Kuala Lumpur: Seeking to give new impetus to the bilateral relations, India and Malaysia today formally announced firming up of Comprehensive Economic Cooperation Agreement (CECA) to boost trade and decided on a range of other engagements in various sectors, including defence, reports PTI.
The two sides signed five pacts in various areas after wide-ranging talks between prime minister Manmohan Singh and his Malaysian counterpart Mohd Najib Tun Abdul Razak and resolved to impart strategic dimension to their relations.
Signing a document with regard to announcement of CECA, the two leaders said the agreement, aimed at allowing freer movement of goods, services and investments, would come into effect on 1st July next year.
"Today marks a turning point in India, Malaysia relations," Mr Singh told a press conference after the meeting.
He said the discussions with Mr Razzak had laid the basis for multi-faceted partnership between the two countries.
The two prime ministers also launched the CEO's Forum, which is expected to help forge closer and deeper economic engagement between business and industry of the two countries.
"India welcomes greater investment from Malaysia in infrastructure and manufacturing sector and Indian companies would also want to do business in Malaysia," Mr Singh said.
Mr Razzak said Malaysia would be happy to share India's economic success and join its journey for economic development of the country.
"We must give new impetus to this relationship. I indicated to prime minister Singh that Malaysia is ready for deeper and more intensive relationship," he said
Mr Razzak said the two countries have set a trade target of $15 billion by 2015 and expressed confidence CECA will help achieve it.
Noting that expansion of mutual investment would contribute to reciprocal economic growth of both countries, the two leaders agreed to enhance cooperation and support at government level to further strengthen existing bilateral collaboration in infrastructure development.
The involvement in infrastructure projects, particularly in the construction industry, is expected to provide bigger opportunities in investment through joint business and governmental collaboration, the two leaders said.
It is learnt that the microfinance company feels that going to the EGM will only lead to washing of more dirty linen in public. The sacked CEO may also not prefer staying on the board of the company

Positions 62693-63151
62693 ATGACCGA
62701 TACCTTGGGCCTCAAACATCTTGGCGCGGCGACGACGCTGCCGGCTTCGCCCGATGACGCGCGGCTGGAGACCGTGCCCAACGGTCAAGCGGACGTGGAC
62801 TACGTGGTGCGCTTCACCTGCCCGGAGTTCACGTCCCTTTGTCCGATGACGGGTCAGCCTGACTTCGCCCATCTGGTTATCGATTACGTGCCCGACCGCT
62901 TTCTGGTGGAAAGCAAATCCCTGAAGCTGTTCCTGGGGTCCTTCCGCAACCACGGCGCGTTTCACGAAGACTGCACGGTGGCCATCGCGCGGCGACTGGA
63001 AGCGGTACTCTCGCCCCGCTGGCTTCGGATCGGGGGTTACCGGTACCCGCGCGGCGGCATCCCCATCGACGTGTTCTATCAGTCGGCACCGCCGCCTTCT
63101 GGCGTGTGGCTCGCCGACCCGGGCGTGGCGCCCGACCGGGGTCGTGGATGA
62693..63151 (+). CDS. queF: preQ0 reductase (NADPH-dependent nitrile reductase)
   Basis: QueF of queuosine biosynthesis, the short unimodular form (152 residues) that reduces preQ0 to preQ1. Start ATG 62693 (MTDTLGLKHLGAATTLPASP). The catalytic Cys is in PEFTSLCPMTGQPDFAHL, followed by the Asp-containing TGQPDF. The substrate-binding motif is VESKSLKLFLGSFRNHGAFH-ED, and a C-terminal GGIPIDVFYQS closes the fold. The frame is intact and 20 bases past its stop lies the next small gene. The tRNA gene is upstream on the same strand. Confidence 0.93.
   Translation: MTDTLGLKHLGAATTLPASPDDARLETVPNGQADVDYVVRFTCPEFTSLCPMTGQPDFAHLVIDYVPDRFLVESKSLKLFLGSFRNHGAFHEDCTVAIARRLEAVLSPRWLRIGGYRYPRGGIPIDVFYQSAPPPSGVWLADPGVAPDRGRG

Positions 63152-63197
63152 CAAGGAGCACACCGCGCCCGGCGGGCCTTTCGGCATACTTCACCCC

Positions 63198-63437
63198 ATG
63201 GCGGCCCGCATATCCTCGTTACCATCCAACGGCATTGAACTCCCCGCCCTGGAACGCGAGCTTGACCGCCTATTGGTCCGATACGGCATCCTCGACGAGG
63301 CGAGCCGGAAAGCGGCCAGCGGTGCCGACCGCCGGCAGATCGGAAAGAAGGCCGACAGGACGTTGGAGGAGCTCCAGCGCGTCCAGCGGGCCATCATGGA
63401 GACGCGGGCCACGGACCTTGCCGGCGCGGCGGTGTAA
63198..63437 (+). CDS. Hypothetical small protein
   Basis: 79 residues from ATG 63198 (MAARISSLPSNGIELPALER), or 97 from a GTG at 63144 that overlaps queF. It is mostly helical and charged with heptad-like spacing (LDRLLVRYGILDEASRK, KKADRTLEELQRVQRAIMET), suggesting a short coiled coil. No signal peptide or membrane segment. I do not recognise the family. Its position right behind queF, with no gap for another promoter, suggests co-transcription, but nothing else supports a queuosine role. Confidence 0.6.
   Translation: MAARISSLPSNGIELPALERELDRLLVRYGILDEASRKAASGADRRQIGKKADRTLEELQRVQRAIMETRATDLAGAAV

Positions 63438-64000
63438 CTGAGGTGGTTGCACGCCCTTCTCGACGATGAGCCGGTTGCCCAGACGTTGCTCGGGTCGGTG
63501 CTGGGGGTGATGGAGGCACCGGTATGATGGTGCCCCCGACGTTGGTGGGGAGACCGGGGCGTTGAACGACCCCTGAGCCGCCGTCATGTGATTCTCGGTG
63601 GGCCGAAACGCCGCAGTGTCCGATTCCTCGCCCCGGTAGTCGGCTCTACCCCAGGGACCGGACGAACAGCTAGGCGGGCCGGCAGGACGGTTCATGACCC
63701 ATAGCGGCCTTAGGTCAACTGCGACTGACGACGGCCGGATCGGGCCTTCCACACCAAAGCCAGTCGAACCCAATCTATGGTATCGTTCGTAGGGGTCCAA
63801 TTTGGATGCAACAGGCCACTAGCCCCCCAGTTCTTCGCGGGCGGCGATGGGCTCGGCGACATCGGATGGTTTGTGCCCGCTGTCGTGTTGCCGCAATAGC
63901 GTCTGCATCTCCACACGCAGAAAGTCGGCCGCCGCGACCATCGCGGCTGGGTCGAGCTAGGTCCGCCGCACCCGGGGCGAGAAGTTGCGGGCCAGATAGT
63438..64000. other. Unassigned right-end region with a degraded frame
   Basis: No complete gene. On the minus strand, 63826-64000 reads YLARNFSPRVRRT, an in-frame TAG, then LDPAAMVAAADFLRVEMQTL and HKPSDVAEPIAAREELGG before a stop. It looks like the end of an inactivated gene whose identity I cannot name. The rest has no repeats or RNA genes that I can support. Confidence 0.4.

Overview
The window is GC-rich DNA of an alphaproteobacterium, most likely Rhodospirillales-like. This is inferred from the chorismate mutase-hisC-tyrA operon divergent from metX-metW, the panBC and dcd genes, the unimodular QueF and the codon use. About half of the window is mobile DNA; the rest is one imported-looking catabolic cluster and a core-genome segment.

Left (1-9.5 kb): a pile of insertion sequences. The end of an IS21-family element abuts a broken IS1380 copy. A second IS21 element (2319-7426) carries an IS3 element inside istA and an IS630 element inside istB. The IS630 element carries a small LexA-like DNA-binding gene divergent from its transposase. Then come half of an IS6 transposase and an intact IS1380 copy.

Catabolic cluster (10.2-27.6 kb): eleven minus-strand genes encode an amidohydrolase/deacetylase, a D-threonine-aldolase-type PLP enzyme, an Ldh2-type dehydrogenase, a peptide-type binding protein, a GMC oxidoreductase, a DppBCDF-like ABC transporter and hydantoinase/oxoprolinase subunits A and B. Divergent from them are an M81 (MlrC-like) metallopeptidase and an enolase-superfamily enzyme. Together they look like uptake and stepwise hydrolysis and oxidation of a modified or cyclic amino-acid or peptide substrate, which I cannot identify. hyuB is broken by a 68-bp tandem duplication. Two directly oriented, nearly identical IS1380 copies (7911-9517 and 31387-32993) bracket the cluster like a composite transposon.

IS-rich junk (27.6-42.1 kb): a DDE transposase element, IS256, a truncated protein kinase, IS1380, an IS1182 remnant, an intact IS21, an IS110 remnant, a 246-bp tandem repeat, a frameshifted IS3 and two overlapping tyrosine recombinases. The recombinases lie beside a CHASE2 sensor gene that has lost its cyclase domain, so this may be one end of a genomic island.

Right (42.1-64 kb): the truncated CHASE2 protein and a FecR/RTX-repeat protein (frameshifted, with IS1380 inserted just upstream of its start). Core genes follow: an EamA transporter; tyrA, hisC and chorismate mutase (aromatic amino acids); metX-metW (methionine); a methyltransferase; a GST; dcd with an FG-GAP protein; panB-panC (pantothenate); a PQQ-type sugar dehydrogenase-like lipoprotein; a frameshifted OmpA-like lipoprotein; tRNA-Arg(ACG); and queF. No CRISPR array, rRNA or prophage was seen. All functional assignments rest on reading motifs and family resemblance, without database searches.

After unceremoniously sacking its CEO, Suresh Gurumani, the board of directors of SKS Microfinance Limited seem set for a settlement with him rather than take the matter of his sacking to the Extraordinary General Meeting (EGM).
Moneylife learns that at its board meeting on Friday, 22nd October, the SKS Microfinance board is understood to have decided that going to the EGM at this time - as directed by the Andhra Pradesh Court - would only lead to the washing of more dirty linen in public. Our sources say that although SKS's founder Vikram Akula and director Paresh Patel of Sandstone Capital were in favour of sticking to the decision of sacking Mr Gurumani, the other independent directors apparently did not want to precipitate the situation.
Mr Gurumani who attended the meeting, is understood to have left, once the board decided that it would work at an amicable settlement. He is also understood to have said that he is not in favour of continuing in the board. While there are no media reports on the proceedings of the board meetings, Moneylife learns that the board spent a lot of time discussing the Andhra Pradesh Ordinance to regulate microfinance and its possible impact on SKS's business.
On 4th October, the board of the Hyderabad-based company had terminated the services of Mr Gurumani four years ahead of the expiry of his contract and named MR Rao as his successor. Mr Gurumani had a five-year contract from April 1, 2009 to expire on March 31, 2014. The company in its notification to stock exchanges did not attribute any reason to his termination.
Now that the SKS board wants an end to the public spat over his sacking, Gurumani's settlement will, in all probability, be what was being discussed before his sacking: 1.25 lakh stock options and payment of a year's salary (a stunning Rs2 crore a year in a microfinance company). As we had reported earlier, the settlement fell through because Mr Gurumani rejected the many onerous conditions that were included in his severance deal. It was then that the board decided to sack him and has not managed to offer a credible explanation for its actions. A more acceptable new settlement is now being worked out and Mr Gurumani clearly wants to keep quiet until he cashes his cheque.
Mr Gurumani's employment terms apparently specified that if he was terminated 'with cause', he would lose all his stock options. Given this deal, we learn that the company tried to find a 'cause' for sacking. This means that Suresh Gurumani will walk away a very rich man after just two years as head of a company that claims to alleviate the problems of India's unbanked poor.
Meanwhile, as SKS's stock prices continue to tumble and the board grapples with the new Andhra government ordinance, a shareholder told us, "Isn't it amazing that a company which claims to deal with India's poorest and needy persons does not have a single board director who is from among the people it lends to."
Every board member of SKS Microfinance has been with a foreign bank or private equity company with an Ivy League background. It probably explains why the company felt it could get away with sacking a CEO without reason just a couple of months after a major IPO.
Atul Takle, who is in charge of communications at SKS Microfinance has written to us to say: "As you are aware, proceedings of board meetings are privileged information and we would not be able to comment on those."
Interestingly, SKS Microfinance has made no announcement to the stock exchanges about their proposed change of mind and the fact that a settlement in favour of former CEO Suresh Gurumani would involve a big payout at a time when the company is already facing serious issues over the structure of the microfinance business.
Minority shareholders have alleged that Bharti Airtel got away by avoiding open offer of Rs30,000 crore thanks to SEBI’s flexible application of takeover norms